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5 talking points from the Women’s World Cup

The USA won the competition for the fourth time.

The United States lifted the Women’s World Cup trophy for the fourth time (PA)
The United States lifted the Women’s World Cup trophy for the fourth time (PA)

The United States retained the Women’s World Cup following Sunday’s 2-0 victory over Holland.

England finished fourth in France under the guidance of Phil Neville, while Scotland’s campaign ended at the group stage.

Here, PA highlights some of the tournament’s main talking points.

Champions make headlines on and off the field

The world’s top ranked team justified their pre-tournament tag as favourites by lifting the trophy for the fourth time. Inspired to glory by the goals of Alex Morgan and Golden Ball winner Megan Rapinoe, the USA also made headlines for other reasons. Rapinoe received widespread support for her criticism of US President Donald Trump, a visit to England’s hotel ahead of the semi-final clash sparked debate, while Morgan’s tea-drinking celebration against the Lionesses caused minor controversy. Jill Ellis’ champions, who earlier this year began legal action against the US Soccer Federation over equal pay and working conditions, also attracted accusations of arrogance after Ali Krieger’s comments about the team’s superior strength in depth.

Controversy never too VAR away

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Scotland goalkeeper Lee Alexander saved Florencia Bonsegundo’s initial penalty (Richard Sellers/PA)

Video Assistant Referee (VAR) technology was used in the competition for the first time. The system played a prominent role, including the award of the penalty which broke the deadlock in Sunday’s final. While VAR succeeded in helping to eradicate officiating mistakes, the time taken to review incidents proved unpopular, while some decisions were deemed extremely harsh and not considered to be rectifying clear and obvious refereeing errors. Pre-tournament changes to the handball and penalty rules also contributed to regular interventions from VAR. Three spot-kicks were retaken in the group stage due to the movement of goalkeepers, one of which eliminated Scotland after Lee Alexander edged off her line to deny Florencia Bonsegundo’s first attempt, with Bonsegundo then slotting home the retaken penalty to earn Argentina a 3-3 draw.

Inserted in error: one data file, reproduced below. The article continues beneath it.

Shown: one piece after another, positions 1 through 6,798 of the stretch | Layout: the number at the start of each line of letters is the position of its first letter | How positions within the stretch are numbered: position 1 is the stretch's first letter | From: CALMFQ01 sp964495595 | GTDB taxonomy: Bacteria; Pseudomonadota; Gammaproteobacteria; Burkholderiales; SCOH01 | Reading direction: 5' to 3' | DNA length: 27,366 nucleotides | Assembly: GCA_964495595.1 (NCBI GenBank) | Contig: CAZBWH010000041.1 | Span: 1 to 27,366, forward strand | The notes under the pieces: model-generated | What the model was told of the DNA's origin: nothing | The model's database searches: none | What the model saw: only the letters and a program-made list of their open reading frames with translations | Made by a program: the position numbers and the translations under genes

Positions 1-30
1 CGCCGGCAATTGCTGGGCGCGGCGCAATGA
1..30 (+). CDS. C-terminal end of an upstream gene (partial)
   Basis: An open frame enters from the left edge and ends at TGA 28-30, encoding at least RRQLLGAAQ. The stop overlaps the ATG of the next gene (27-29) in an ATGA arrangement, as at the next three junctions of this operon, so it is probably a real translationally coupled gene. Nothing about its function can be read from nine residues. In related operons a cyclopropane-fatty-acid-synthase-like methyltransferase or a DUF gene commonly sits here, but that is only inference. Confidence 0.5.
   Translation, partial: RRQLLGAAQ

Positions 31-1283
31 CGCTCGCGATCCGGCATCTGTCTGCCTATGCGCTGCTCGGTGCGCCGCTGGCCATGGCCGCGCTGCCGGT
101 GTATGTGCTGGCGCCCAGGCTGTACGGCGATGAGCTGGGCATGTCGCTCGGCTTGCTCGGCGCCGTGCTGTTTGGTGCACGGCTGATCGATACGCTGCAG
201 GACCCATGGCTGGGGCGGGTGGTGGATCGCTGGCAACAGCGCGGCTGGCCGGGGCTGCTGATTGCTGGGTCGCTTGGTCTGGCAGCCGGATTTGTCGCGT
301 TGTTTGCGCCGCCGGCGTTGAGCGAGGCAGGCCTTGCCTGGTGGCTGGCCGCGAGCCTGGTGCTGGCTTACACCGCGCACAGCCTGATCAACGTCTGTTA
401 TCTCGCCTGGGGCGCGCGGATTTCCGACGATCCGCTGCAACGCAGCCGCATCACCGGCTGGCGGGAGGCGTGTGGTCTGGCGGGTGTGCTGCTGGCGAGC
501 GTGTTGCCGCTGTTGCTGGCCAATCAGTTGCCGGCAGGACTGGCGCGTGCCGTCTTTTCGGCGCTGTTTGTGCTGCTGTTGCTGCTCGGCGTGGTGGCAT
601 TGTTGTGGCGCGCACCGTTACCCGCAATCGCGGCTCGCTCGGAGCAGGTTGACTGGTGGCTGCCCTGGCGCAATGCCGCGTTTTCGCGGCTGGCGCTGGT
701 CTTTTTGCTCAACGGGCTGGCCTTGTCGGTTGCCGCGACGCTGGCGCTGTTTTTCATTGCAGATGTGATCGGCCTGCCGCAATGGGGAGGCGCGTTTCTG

Home nation heartbreak

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England suffered semi-final defeat to the USA (John Walton/PA)

England were knocked out at the semi-final stage for the second successive tournament. While the Lionesses’ campaign had plenty of positives, including six goals for striker Ellen White and the Silver Ball award for right-back Lucy Bronze, head coach Neville admitted that the eventual fourth-place finish felt like failure. England could have few complaints about coming out second best against the USA, although captain Steph Houghton’s tame missed penalty was a major opportunity to force extra-time. Scotland also fell short of expectations. Manager Shelley Kerr was targeting the round of 16, but her side’s hopes were ended after they threw away a 3-0 lead against Argentina, cruelly conceding the equaliser from Bonsegundo’s twice-taken spot-kick deep in stoppage time.

Millions tuning in on TV

Interest in the women’s game has grown massively based on the extraordinary television viewing figures. The Lionesses attracted armchair fans in their millions and UK viewing records for women’s football were broken several times during the tournament. The agonising semi-final defeat to the USA on July 2 was the biggest TV audience of the year so far. A peak audience of 11.7million tuned in to watch the last-four clash in Lyon, which was screened live on BBC One, according to information released by the corporation. The figures also revealed that the peak share of the TV audience during the match was 50.8 per cent.

Social media support

In addition to large TV audiences, significant social media engagement,  including among high-profile names, proved the popularity of the tournament. President Trump, former president Barack Obama, and 2016 presidential candidate Hillary Clinton were among those to congratulate the US team on their success. Basketball star LeBron James, meanwhile, mimicked Morgan’s tea-drinking celebration in a video shared on Instagram, having previously posted pictures of Golden Boot winner Rapinoe. The Lionesses also received significant social media support. Prime Minister Theresa May, former England strikers Michael Owen and Gary Lineker, tennis player Johanna Konta, and musician Billy Bragg were just a handful of the famous faces to praise Neville’s team following elimination.

PA

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